History and Philosophy Of Science | Issues in history and philosophy of biology in the 19th and 20th centuries
X123 | 28932 | Jutta Schickore


Issues in history and philosophy of biology in the 19th and 20th
centuries

The biological sciences as we know them emerged during the past two
centuries. This course focuses on two key developments that were
momentous for this process: the formation of evolutionary theory and
the laboratory revolution. Both developments have fundamentally
transformed biological thought about life and heredity and
dramatically changed the practice of biological research. They have
shed new light on traditional philosophical debates about life,
matter, and generation and even created entirely new philosophical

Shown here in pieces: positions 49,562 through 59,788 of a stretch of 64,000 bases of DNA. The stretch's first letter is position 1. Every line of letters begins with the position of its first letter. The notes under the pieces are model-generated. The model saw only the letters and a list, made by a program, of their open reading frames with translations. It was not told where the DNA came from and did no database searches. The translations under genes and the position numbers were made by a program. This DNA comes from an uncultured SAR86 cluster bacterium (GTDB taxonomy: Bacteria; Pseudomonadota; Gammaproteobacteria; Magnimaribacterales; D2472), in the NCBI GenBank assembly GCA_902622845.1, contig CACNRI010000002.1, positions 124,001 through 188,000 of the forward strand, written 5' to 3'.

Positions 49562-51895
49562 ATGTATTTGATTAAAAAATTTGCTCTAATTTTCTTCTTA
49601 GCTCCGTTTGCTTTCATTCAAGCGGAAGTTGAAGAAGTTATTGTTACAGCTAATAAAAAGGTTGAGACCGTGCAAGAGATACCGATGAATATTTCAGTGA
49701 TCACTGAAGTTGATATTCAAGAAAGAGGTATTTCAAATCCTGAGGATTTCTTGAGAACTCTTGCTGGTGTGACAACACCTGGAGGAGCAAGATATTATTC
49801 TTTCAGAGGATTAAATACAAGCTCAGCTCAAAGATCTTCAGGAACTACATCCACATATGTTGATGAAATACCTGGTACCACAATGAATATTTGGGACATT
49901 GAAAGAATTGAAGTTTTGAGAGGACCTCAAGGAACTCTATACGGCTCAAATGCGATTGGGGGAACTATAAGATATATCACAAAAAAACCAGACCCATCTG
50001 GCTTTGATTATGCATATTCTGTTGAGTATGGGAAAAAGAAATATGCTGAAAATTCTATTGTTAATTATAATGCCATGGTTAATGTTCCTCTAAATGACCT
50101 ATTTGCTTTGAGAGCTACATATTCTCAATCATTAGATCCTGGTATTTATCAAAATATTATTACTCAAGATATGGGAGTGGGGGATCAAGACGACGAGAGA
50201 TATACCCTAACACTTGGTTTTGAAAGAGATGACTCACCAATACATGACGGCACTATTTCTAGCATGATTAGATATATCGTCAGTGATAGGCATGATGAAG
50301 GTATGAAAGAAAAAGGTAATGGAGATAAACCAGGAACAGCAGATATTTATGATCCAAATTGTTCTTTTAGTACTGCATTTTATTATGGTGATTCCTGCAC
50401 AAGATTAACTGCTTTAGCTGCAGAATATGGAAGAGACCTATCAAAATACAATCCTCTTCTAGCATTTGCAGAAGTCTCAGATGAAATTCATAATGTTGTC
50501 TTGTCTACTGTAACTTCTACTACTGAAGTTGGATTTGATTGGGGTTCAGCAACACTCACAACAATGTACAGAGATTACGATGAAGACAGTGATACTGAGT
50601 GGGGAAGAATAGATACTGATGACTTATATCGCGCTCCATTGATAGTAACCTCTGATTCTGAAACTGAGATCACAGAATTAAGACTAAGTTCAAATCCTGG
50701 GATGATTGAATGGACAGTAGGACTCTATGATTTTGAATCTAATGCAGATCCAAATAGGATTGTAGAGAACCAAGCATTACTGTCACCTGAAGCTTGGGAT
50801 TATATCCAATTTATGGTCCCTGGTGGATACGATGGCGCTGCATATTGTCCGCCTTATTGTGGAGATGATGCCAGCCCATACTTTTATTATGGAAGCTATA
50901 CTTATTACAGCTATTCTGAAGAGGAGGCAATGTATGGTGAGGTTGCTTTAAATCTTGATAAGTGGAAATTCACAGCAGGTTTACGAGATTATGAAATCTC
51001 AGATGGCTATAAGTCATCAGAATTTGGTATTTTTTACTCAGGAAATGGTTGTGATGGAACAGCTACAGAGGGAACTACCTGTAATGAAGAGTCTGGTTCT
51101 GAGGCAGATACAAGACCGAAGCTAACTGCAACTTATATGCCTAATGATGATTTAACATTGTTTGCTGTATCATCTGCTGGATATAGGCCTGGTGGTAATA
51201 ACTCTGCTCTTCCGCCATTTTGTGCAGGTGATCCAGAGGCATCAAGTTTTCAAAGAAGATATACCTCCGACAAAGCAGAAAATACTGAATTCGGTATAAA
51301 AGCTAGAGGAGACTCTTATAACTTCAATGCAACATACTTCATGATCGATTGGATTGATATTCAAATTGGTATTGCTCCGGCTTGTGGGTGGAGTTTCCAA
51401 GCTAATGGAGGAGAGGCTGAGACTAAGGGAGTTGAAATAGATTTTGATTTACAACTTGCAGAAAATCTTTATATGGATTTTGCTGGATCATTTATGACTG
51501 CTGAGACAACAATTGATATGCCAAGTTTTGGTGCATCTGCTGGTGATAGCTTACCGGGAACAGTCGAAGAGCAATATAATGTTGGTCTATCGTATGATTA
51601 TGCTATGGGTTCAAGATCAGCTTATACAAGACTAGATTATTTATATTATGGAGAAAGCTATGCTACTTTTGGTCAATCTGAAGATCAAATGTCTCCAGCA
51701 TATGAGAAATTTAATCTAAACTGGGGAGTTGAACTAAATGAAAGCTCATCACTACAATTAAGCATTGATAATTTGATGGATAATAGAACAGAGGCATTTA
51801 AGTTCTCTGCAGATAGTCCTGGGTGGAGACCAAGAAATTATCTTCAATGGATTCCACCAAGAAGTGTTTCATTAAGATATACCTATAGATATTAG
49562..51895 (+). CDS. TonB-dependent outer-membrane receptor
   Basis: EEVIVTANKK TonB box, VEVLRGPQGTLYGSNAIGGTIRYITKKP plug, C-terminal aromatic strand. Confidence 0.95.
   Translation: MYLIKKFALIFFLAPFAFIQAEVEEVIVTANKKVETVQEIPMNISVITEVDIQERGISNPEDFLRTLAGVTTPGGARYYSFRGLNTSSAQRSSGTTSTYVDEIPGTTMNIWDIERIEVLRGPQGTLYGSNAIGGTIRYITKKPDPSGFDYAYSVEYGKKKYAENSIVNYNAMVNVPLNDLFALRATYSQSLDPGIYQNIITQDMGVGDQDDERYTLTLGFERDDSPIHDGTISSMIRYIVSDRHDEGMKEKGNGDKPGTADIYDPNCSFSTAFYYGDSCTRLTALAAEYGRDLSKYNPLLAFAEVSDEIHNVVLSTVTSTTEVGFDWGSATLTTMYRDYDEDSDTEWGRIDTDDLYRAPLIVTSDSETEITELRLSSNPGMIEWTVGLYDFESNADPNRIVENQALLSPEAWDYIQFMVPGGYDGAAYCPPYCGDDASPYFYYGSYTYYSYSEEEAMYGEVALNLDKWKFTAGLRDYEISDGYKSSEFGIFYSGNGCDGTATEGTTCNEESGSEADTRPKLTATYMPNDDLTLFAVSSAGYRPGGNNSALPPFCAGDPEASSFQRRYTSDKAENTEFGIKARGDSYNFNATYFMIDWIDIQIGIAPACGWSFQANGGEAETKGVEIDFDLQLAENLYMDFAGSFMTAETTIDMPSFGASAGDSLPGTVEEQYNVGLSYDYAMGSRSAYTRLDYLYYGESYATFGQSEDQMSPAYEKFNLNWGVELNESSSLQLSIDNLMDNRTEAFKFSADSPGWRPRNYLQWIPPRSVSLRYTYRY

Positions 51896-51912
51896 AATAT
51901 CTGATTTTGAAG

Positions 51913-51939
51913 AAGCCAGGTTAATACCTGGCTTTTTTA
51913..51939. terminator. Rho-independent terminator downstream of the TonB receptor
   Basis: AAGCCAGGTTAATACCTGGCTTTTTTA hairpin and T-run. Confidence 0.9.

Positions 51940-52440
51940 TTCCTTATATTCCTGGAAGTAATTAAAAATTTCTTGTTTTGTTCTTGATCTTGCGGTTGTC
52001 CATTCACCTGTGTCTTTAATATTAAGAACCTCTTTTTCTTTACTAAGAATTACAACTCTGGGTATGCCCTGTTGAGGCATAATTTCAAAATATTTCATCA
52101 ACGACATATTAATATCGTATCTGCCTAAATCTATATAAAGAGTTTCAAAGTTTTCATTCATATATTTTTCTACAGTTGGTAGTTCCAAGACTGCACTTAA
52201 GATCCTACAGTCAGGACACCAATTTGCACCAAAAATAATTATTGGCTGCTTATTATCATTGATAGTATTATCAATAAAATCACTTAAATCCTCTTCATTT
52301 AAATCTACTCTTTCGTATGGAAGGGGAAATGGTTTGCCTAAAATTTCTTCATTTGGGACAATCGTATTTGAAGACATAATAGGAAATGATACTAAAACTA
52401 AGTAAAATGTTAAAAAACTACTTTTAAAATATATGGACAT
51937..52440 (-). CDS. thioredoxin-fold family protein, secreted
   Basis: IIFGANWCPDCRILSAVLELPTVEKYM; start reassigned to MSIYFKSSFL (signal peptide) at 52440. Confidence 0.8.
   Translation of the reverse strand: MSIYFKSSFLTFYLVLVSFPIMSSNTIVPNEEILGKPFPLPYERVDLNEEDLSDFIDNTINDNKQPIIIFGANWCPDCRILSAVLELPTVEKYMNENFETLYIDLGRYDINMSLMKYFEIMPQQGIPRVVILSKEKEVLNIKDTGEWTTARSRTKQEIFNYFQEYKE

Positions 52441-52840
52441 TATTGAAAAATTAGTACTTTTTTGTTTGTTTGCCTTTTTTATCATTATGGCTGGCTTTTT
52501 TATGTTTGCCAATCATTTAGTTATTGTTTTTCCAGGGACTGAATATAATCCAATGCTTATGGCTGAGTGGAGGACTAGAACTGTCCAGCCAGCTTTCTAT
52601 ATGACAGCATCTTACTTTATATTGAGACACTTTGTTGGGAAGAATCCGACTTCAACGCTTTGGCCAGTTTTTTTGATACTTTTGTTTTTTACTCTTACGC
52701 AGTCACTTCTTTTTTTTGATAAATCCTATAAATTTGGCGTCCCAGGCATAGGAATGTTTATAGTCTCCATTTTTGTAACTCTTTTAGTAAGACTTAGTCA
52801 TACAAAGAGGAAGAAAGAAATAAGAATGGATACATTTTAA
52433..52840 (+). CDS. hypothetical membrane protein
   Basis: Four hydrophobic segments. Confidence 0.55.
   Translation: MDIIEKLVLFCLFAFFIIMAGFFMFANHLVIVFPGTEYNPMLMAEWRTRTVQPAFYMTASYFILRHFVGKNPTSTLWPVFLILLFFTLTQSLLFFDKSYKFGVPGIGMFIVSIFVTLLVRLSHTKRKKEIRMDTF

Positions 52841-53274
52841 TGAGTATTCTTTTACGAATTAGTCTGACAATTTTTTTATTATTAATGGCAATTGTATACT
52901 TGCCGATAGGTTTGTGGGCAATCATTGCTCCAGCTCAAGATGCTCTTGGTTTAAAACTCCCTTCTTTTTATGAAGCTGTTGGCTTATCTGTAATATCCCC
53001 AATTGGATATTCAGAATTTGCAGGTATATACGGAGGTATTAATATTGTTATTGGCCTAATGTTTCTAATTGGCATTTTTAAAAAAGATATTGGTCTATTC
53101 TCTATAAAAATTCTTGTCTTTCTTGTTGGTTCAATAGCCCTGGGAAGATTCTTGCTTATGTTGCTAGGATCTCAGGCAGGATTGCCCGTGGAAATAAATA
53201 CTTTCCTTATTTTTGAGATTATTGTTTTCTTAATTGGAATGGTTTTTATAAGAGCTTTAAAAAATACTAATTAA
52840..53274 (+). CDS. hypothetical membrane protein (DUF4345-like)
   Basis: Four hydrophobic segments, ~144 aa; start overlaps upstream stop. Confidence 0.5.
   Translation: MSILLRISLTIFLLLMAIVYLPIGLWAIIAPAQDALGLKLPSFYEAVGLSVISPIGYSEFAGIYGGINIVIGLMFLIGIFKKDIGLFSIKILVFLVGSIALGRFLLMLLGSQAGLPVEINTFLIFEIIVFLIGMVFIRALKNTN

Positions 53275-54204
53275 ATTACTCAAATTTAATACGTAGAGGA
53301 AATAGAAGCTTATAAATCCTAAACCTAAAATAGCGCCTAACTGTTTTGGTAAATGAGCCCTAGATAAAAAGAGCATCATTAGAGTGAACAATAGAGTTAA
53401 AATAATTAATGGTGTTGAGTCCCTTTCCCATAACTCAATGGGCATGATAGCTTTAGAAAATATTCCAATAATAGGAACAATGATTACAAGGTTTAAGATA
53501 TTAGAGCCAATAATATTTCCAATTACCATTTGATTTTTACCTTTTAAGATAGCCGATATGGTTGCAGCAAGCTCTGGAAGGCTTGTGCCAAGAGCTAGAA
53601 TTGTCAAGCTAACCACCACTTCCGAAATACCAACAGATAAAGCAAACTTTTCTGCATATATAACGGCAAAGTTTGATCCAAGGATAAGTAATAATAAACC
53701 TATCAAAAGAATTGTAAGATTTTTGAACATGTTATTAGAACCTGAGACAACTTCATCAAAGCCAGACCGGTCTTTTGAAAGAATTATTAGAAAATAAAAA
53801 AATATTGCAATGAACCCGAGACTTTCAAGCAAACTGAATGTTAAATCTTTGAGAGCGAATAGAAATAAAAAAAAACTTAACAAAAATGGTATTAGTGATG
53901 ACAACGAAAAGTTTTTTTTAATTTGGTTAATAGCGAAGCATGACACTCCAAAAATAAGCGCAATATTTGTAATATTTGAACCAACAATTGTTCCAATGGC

questions, many of which have occupied philosophers of biology and
philosophers of science until today.

The course combines historical and philosophical perspectives on
modern biology. We trace the formation of evolutionary theory and
the rise of biological laboratories in their respective historical
contexts and discuss the epistemological, methodological, and
ethical problems that have been raised by evolutionary thinking and
the experimentalization of life in the lab.

The course will consist of lectures, readings, and discussions.
Students from a variety of backgrounds in history, philosophy, and
biology will be highly welcome.

THIS IS A 2ND 8 WEEKS COURSE